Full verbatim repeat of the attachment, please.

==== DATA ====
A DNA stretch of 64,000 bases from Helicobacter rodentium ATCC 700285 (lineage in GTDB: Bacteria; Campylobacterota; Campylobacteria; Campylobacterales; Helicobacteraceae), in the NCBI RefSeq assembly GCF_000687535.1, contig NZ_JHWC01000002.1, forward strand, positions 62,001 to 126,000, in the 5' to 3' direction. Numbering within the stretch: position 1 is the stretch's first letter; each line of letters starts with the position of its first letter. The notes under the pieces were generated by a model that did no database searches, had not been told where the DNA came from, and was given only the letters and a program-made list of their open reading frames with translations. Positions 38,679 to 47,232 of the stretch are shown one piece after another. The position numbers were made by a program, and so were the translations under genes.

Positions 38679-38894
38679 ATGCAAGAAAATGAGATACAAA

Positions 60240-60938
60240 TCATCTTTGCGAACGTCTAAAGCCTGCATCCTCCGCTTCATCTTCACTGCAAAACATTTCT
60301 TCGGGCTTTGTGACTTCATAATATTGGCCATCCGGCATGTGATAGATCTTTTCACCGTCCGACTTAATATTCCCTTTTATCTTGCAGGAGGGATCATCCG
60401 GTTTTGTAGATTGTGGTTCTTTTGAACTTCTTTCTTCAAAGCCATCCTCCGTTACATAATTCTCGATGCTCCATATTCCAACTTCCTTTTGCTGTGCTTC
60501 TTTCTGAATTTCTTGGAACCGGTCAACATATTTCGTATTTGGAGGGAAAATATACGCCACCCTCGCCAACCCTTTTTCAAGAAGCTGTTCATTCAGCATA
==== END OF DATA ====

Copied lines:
A DNA stretch of 64,000 bases from Helicobacter rodentium ATCC 700285 (lineage in GTDB: Bacteria; Campylobacterota; Campylobacteria; Campylobacterales; Helicobacteraceae), in the NCBI RefSeq assembly GCF_000687535.1, contig NZ_JHWC01000002.1, forward strand, positions 62,001 to 126,000, in the 5' to 3' direction. Numbering within the stretch: position 1 is the stretch's first letter; each line of letters starts with the position of its first letter. The notes under the pieces were generated by a model that did no database searches, had not been told where the DNA came from, and was given only the letters and a program-made list of their open reading frames with translations. Positions 38,679 to 47,232 of the stretch are shown one piece after another. The position numbers were made by a program, and so were the translations under genes.

Positions 38679-38894
38679 ATGCAAGAAAATGAGATACAAA

Positions 60240-60938
60240 TCATCTTTGCGAACGTCTAAAGCCTGCATCCTCCGCTTCATCTTCACTGCAAAACATTTCT
60301 TCGGGCTTTGTGACTTCATAATATTGGCCATCCGGCATGTGATAGATCTTTTCACCGTCCGACTTAATATTCCCTTTTATCTTGCAGGAGGGATCATCCG
60401 GTTTTGTAGATTGTGGTTCTTTTGAACTTCTTTCTTCAAAGCCATCCTCCGTTACATAATTCTCGATGCTCCATATTCCAACTTCCTTTTGCTGTGCTTC
60501 TTTCTGAATTTCTTGGAACCGGTCAACATATTTCGTATTTGGAGGGAAAATATACGCCACCCTCGCCAACCCTTTTTCAAGAAGCTGTTCATTCAGCATA